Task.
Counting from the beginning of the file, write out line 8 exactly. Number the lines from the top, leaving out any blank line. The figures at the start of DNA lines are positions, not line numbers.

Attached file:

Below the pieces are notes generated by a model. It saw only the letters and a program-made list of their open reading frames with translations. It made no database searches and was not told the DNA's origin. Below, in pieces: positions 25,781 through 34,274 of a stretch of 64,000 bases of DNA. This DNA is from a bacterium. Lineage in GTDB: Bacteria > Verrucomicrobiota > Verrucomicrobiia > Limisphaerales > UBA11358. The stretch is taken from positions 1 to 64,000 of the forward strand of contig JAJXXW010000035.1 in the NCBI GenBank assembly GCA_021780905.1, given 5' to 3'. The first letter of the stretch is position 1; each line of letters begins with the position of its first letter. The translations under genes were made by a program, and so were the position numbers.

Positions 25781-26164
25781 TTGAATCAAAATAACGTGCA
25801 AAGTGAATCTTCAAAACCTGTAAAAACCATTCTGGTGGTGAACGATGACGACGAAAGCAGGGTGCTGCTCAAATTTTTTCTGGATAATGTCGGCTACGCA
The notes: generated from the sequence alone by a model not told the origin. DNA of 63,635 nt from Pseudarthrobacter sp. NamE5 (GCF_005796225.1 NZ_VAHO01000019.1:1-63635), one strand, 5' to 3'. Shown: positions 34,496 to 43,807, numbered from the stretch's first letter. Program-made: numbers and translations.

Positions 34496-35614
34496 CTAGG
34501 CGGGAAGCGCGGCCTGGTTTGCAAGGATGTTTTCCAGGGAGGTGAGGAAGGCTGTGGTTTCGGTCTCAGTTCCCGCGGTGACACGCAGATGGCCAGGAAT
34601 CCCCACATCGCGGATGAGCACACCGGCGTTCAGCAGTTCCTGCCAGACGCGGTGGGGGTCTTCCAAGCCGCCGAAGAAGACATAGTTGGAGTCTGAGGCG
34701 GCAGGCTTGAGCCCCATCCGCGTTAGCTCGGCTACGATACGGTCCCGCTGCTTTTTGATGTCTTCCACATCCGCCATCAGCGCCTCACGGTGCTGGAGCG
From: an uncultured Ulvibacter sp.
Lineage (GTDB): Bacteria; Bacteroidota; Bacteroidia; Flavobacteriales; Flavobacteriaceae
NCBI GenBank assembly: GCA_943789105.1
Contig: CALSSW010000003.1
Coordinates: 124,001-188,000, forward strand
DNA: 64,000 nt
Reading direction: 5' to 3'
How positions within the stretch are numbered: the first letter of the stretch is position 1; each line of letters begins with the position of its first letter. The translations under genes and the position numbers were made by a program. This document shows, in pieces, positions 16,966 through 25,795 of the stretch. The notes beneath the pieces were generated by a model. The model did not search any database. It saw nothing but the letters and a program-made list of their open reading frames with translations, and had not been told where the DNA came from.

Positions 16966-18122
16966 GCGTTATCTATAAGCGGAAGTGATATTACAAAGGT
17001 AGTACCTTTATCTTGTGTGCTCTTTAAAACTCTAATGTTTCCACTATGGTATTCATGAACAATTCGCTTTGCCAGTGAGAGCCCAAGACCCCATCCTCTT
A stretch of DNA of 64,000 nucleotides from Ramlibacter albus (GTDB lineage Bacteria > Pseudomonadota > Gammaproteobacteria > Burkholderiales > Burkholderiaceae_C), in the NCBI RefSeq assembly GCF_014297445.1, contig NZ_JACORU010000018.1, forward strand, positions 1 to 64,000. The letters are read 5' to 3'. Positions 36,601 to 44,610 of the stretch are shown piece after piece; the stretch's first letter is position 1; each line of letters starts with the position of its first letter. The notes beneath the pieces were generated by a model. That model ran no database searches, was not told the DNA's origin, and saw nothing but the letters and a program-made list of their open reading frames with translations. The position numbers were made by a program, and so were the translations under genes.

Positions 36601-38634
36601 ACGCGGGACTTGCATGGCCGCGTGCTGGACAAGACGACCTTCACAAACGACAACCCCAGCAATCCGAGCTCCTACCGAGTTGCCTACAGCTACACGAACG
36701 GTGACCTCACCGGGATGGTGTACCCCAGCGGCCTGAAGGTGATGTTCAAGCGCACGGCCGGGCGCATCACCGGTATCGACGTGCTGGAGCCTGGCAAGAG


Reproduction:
34501 CGGGAAGCGCGGCCTGGTTTGCAAGGATGTTTTCCAGGGAGGTGAGGAAGGCTGTGGTTTCGGTCTCAGTTCCCGCGGTGACACGCAGATGGCCAGGAAT